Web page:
President Donald Trump has yet to admit defeat in the U.S. election. But with a word here, a slip there, he is raising the prospect ever more plainly.

In a tweet Sunday morning, Trump appeared accidentally to acknowledge Joe Biden's victory — before quickly reversing course to claim he won, and again push unsubstantiated claims of mass electoral fraud.

"He won because the Election was Rigged," Trump tweeted.

The first two words — coming days after a verbal slip in which Trump said "time will tell" if he remains president — were immediately seized upon as one more step toward a concession.

But the president soon made a U-turn, tweeting: "He only won in the eyes of the FAKE NEWS MEDIA. I concede NOTHING! We have a long way to go."

President-elect Biden captured 306 Electoral College votes in the Nov. 3 election — 36 more than needed to win the White House, and the exact number Trump deemed a "landslide" when he won in 2016.

Senior federal and state election authorities, including a top cybersecurity agency and 16 federal prosecutors assigned to monitor the elections, have rejected claims of widespread election tampering.

Still, Trump continues to insist he will prove fraud and prevail in court.

Meantime, the leaders of nearly every country in the world have congratulated Biden on his victory, reinforcing the notion that almost no one — in the United States or elsewhere — is taking the Trump legal challenges seriously.

Those challenges have been nearly universally dismissed by judges as unfounded.

Reacting to Trump's tweet, Biden's newly named chief of staff Ron Klain told NBC's "Meet the Press" that it was "further confirmation of the reality that Joe Biden won the election."

"If the president's prepared to begin to recognize that reality, that's positive," he said.

Biden himself was meeting Sunday in his hometown of Wilmington, Delaware, with his transition advisers, his spokespeople said.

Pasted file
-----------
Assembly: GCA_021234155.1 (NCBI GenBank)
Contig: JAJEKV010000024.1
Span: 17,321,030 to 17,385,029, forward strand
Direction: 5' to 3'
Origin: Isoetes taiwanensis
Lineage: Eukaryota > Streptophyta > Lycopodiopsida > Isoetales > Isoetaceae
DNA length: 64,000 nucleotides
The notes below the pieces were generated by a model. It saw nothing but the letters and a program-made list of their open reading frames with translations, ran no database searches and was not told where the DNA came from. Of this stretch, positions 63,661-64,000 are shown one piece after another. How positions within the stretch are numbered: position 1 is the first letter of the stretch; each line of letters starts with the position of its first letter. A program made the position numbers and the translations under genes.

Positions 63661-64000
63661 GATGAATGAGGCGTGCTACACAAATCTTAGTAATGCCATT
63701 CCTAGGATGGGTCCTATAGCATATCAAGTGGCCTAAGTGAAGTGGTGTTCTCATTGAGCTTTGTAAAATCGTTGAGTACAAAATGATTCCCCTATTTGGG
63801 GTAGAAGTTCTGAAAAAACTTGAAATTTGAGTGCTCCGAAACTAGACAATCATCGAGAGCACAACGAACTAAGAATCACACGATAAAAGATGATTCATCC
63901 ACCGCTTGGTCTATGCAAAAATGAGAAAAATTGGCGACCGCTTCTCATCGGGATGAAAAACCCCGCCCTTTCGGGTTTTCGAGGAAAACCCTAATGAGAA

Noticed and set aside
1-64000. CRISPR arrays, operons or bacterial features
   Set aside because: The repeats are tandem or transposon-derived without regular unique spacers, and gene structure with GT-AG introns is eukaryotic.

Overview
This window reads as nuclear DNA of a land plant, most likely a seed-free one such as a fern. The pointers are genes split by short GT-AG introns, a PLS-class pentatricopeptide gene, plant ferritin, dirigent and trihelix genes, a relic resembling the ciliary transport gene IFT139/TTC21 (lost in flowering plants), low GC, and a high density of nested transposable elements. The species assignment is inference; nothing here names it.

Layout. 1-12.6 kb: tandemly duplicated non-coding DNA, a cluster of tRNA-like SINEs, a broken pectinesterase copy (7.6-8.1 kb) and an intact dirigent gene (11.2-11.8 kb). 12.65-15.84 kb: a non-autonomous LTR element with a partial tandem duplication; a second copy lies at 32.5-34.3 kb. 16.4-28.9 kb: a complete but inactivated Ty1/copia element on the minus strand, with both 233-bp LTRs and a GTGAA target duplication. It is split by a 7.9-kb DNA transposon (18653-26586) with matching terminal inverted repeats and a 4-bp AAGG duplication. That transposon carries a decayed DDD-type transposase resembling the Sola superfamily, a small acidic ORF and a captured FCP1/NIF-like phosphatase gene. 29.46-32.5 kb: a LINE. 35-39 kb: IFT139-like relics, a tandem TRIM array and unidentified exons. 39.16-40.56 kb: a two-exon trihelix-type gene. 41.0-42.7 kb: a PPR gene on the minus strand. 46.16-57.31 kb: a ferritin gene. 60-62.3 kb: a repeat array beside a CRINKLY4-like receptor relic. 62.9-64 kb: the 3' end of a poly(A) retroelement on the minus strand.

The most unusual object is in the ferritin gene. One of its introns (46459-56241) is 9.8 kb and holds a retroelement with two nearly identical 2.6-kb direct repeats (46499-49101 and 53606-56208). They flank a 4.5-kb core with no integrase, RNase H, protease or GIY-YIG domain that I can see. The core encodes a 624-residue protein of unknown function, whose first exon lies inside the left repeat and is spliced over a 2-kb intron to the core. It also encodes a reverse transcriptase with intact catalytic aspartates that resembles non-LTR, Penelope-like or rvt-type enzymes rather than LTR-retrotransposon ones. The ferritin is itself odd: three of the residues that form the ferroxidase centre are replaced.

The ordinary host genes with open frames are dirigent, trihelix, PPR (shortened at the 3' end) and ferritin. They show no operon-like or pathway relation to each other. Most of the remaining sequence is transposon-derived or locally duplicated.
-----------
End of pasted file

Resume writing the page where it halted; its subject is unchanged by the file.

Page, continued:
Some Trump administration officials say privately that they understand that Biden won, but that the president needs time to "process" his loss.

Others, on the outside, speculate Trump may be trying to galvanize his base to back some future commercial or media endeavor or even to support a new run for office in 2024.

Until now, the president has refused to cooperate in the shift to a Biden administration — denying the Democrat both federal funding for transition work and vital briefings by outgoing officials.

Democrats say this could have a damaging impact both on national security and on the grave and mounting challenges posed by the coronavirus pandemic.

"Joe Biden's going to become president of the United States in the midst of an ongoing crisis," said Klain. "That has to be a seamless transition."

For now, he said, Biden and his team are not even allowed to consult with someone like top government immunologist Anthony Fauci.

"Of course it would be better" if such talks could begin, Fauci told CNN on Sunday, noting that the virus could kill tens of thousands more Americans by the time Biden takes office on Jan. 20. "That is obvious."

Former President Barack Obama told CBS's "Sunday Morning" that Trump's delay in acknowledging Biden's victory comes at a price.

"There's damage to this," Obama said, adding that millions of people would believe there was fraud — because the president said so — in a development corrosive to democracy.

Bernie Sanders, the progressive senator who had sought the Democratic nomination, called Trump's refusal to concede based on unsupported claims of fraud "an absolutely disgraceful, un-American thing."

"I would just hope to God he has the decency in him to man up and say, 'You know what? We fought hard, we lost the election, good luck to Joe Biden,'" Sanders told CNN.

A small but growing number of Republican figures have begun pressing for Trump to concede.

Ohio Republican Gov. Mike DeWine told CNN that Biden "certainly" was the president-elect, adding, "For the country's sake, it's important for a normal transition to start."

And former Trump national security adviser John Bolton, a critic of the president since leaving the administration, told CNN it was crucial for more Republicans to persuade Trump that he had lost in a fair election.

Bolton added: "I don't expect him to go graciously. I do expect him to go."

More than 10,000 Trump supporters rallied in Washington on Saturday to back his claims of fraud — massing in Washington's Freedom Plaza before marching to the Supreme Court in a raucous atmosphere.

After dark, skirmishes erupted as Trump supporters and counter-protesters clashed on the streets, scuffling and throwing punches.

At least 20 people were arrested, reports said, including four for firearm violations and one for assault on a police officer.

Trump himself made a drive-past of the rally in his armored motorcade, on his way to play golf, smiling through his limousine window to wild cheers.

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